Monday, September 27, 2010

Wk.38- A Russian State of Mind

While the Sisters, and Belgians, and Italians, and (non-Hordette) Blondes, and... whew, well, you get the idea... are away, the Russians decided that they would play. And win.

The 4th Quarter is always an odd time of the year. Many of the top players are absent at the tail end of a long schedule, while a select group of players tend to pop up with their best results of the season once the tour heads East and into Asia. Sometimes, you'll see players who garner great results in late September/October not be heard from again until deep into the following season. Last week, three of four finalists had never won a tour singles title, and one first-time titlist emerged. This past weekend, another first-timer was crowned. Of course, undoubtably, none of these players will ever be acknowleged by the likes of Pam Shriver to have "ever done anything"... but, alas, such is the "drawback" of late-season success in a time zone far, far away, I suppose.

But there's one thing that crosses all quantum barriers and continental boundary lines -- the Russians. Five of this weekend's eight semifinalists were Hordettes, and three of those women reached singles finals. Two were crowned champions, one of them for the first time in her career.

Of course, this is nothing new. After all, the Russians lead in virtually every category comparing one nation against another when it comes to tennis success. Well, nearly every one BUT the one that lists 2010's grand slam singles champions, that is.

But the Hordettes have had their day in the grand slam sun before, and they likely will again one day.


SEOUL, SOUTH KOREA (Int'l $220K/hard outdoor)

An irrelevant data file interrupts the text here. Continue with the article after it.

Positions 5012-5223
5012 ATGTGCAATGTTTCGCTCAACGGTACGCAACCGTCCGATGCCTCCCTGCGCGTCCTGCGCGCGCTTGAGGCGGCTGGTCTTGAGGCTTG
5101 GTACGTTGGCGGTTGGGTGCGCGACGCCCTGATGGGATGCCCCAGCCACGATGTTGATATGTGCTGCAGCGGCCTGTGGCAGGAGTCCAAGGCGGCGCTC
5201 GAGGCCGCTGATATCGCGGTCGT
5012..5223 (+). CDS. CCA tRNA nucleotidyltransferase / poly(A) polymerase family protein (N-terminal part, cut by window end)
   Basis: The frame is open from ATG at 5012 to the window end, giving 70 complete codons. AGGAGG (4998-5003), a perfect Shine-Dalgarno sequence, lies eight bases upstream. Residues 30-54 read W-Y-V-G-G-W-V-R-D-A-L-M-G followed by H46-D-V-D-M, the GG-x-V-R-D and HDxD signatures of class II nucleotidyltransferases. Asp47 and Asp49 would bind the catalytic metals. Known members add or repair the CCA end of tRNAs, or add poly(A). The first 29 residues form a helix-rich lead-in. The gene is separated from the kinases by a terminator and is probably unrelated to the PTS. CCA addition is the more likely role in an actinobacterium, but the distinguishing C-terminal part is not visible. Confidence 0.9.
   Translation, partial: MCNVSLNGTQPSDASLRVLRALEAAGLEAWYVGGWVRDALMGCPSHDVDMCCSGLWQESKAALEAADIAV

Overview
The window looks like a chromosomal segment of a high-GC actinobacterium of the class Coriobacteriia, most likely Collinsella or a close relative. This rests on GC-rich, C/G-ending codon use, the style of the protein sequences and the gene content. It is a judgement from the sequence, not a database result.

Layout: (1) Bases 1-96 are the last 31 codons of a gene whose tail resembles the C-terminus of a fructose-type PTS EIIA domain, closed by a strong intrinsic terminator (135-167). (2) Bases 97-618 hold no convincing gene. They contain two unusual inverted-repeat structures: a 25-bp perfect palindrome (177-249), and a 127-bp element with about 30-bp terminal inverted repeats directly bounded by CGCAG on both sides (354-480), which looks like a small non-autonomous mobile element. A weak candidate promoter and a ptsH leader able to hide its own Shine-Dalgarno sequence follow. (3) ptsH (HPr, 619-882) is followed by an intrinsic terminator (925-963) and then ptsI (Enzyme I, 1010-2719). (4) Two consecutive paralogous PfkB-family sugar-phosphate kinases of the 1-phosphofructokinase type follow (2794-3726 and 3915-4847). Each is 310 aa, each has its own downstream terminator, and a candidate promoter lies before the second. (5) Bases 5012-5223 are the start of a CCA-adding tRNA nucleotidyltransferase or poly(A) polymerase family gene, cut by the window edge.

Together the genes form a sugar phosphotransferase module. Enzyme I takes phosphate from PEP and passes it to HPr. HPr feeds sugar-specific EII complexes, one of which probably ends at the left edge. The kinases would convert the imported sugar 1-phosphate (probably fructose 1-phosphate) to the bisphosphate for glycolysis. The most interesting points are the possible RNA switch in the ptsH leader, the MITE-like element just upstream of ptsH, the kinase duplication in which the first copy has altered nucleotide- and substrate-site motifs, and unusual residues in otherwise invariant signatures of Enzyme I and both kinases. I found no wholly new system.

S: Alisa Kleybanova def. Klara Zakopalova 6-1/6-3
D: Goerges/Hercog d. Grandin/Uhlirova

TASHKENT, UZBEKISTAN (Int'l $220K/hard outdoor)
S: Alla Kudryavtseva def. Elena Vesnina 6-4/6-4
D: Panova/Poutchek d. Dulgheru/Rybarikova

PLAYER OF THE WEEK: Alla Kudryavtseva/RUS
a little over a week ago, Kudryavtseva had yet to reach a tour singles final in her career. Flashforward to today, and she's now appeared in back-to-back finals, and on Sunday in Tashkent she became the fourth Russian woman in 2010 to become a first-time tour champ (and ninth different Hordette overall to win a WTA singles crown, three times as many as any other nation). A week after losing in Guangzhou to Aussie Jarmila Groth, Kudryavtseva found her comfort zone. Naturally, it was against a slew of other Russians. Three of the four semifinalists in Uzbekistan were Hordettes, and Kudryavtseva herself had to defeat two of her countrywoman (Alexandra Panova and Evgeniya Rodina, along with home fave Akgul Amanmuradova) to reach the final to, you guessed it, face off with another Russian -- Elena Vesnina. With one of the woman assured of winning her first WTA singles title, Kudryavtseva made it a point to keep Vesnina's trophy case empty, winning in straight sets.
RISERS: Alisa Kleybanova/RUS & Monica Niculescu/ROU
Kleybanova has shown an ability to play with anyone -- sometimes on the sport's biggest stages -- over the last two seasons, and in 2010 that ability has finally led to tour titles. The 21-year old Russian grabbed her first tour title earlier this season in Kuala Lumpur, and this weekend in Seoul she got her second. Wins over Chang Kai-Chen, Ksenia Pervak, Ekaterina Makarova and Agnes Szavay got her to the final. Once there, she took out Klara Zakopalova in straight sets. In Tashkent, Niculescu became the fifth Romanian woman to reach a tour semifinal in 2010, but it was HER first trip into a tour event final four in her career. To get there, she had to knock off the #1-seed -- and countrywoman -- Alexandra Dulgheru in the QF.
SURPRISE: Madalina Gojnea/ROU
23-year old Gojnea might not have a very high profile on the WTA landscape, but she's been sitting atop the ITF charts for much of 2010. She added another feather to her second circuit cap this weekend, winning a $25K event in Bucharest over Kristina Kucova, 6-4/6-4. It was the Swarmette's seventh ITF final this season, and her victory added to her circuit leading total, giving her six on the year.
COMEBACKS: Dinara Safina/RUS & Mirjana Lucic/CRO
Safina received a wild card into the Seoul draw and made pretty good use of it. Wins over Simona Halep and an impressive straight sets victory over Maria Kirilenko got her into the QF. After getting a win at the U.S. Open last month, Lucic said that single slam match victory was "like winning an entire tourmament." So, I guess what the Croat did this weekend must have felt like winning a match at the U.S. Open. For the second time this season, the former Wimbledon semifinalist (1999) won a challenger event singles crown. In Alburquerque, New Mexico, Lucic defeated Lindsay Lee-Waters 6-1/6-4 in the final to take the title.